Method for analyzing trade-offs in biomass management in smallholder farming systems based on mass balance

Ruppen, Sebastian; Wolfgramm, Bettina; Scheidegger, Ruth; Bader, Hans-Peter (2016). Method for analyzing trade-offs in biomass management in smallholder farming systems based on mass balance. Mountain Research and Development, 36(1), pp. 80-90. International Mountain Society 10.1659/MRD-JOURNAL-D-14-00114.1

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In smallholder farming systems, especially in mountainous areas, households face trade-offs between meeting short-term human needs and ensuring long-term soil productivity. Improved biomass management can help break the downward spiral of overexploitation of natural resources, land degradation, and productivity decline, and support more sustainable use of marginal land. Mixed crop/livestock systems are often carefully balanced to minimize risks. Thus, when planning interventions, profound systems knowledge is crucial. However, the data required for system characterization are often scarce, and original field studies are thus necessary. The aim of this research, a case study in Tajikistan, was to improve systems understanding of the biomass cycle in crop/livestock systems in order to quantify the obstacles to the spread of sustainable land management technologies to farming households. It aimed to establish a database and methods of rapid data collection to quantify the stocks and flows of biomass, with a focus on mass balances, and to evaluate smallholders’ biomass management options and trade-offs. Data collection included household interviews, secondary literature, and reference data sets from global sources. Trade-off analysis focused on household-level self-supply of food, fodder, and fuel by farmers with different sizes of smallholdings, and their potential for on-farm recycling of organic matter. Results indicate that food self-supply by small and medium smallholders is insufficient and fodder sources are scarce. Fodder scarcity means that application of crop byproducts to soils is unlikely. Animal dung is largely used as fuel. Firewood needs exceed on-farm wood production, leading to deforestation. The approach presented facilitates an understanding of current and potential agricultural land interventions in the crop/livestock farming systems prevailing in mountainous areas.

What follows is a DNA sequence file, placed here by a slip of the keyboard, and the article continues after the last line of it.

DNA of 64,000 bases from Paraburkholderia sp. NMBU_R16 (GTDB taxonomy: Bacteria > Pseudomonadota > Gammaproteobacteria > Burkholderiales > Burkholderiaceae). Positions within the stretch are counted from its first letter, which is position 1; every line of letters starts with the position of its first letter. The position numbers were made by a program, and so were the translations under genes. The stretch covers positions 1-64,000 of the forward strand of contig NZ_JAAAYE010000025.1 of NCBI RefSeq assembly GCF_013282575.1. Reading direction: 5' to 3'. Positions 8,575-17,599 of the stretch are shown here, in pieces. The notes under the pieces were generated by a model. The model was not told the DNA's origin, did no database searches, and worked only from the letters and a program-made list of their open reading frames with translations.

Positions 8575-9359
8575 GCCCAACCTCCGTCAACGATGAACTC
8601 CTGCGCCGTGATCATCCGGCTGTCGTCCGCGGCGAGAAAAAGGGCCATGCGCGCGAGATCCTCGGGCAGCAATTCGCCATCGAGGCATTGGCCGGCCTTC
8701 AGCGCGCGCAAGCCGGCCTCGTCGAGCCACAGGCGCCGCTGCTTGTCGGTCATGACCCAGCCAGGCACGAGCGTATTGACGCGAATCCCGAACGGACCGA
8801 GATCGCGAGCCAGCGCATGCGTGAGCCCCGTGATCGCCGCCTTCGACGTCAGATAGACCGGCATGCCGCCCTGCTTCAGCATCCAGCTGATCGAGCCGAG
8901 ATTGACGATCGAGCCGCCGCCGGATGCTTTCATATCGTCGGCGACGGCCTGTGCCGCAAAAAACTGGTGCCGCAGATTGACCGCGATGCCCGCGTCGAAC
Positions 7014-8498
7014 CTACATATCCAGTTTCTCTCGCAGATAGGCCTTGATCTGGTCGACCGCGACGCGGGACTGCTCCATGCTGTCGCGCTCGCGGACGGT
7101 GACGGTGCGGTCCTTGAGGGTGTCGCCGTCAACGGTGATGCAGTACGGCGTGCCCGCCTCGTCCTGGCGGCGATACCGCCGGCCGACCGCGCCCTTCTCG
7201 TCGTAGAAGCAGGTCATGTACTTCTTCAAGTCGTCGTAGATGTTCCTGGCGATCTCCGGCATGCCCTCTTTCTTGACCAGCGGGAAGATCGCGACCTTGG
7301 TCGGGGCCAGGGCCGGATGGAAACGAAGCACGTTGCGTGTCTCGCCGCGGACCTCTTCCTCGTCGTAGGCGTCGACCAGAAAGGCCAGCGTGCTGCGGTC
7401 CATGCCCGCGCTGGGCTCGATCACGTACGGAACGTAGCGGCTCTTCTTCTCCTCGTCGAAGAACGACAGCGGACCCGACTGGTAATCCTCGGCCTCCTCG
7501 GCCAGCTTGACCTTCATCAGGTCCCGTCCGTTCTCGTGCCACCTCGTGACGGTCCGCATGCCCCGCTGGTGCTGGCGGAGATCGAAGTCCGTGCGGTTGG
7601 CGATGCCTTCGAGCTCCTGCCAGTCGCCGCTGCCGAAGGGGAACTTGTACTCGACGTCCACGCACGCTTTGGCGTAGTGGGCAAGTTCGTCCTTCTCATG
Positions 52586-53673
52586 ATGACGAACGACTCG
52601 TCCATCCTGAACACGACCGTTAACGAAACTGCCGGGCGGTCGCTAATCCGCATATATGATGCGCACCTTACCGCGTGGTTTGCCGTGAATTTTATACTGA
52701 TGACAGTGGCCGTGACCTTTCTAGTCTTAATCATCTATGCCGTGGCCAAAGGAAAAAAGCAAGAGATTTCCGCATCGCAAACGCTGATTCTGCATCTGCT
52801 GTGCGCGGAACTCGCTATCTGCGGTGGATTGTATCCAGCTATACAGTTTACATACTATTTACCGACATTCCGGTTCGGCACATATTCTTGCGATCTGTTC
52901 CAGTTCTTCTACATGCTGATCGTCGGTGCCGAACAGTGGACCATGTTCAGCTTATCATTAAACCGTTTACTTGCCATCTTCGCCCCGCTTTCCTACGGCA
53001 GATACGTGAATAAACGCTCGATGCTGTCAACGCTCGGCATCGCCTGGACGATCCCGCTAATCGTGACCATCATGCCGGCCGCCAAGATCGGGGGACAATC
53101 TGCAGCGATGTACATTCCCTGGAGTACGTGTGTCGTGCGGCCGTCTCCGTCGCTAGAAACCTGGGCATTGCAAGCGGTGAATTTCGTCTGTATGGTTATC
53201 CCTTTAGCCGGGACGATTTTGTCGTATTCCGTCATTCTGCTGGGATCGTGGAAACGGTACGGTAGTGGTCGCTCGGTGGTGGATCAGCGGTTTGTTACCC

Item Type:

Journal Article (Original Article)


10 Strategic Research Centers > Centre for Development and Environment (CDE)

UniBE Contributor:

Ruppen, Sebastian and Wolfgramm, Bettina


300 Social sciences, sociology & anthropology > 330 Economics




International Mountain Society


[428] Land resource potentials




Stephan Schmidt

Date Deposited:

15 Sep 2016 13:28

Last Modified:

09 Mar 2017 15:39

Publisher DOI:





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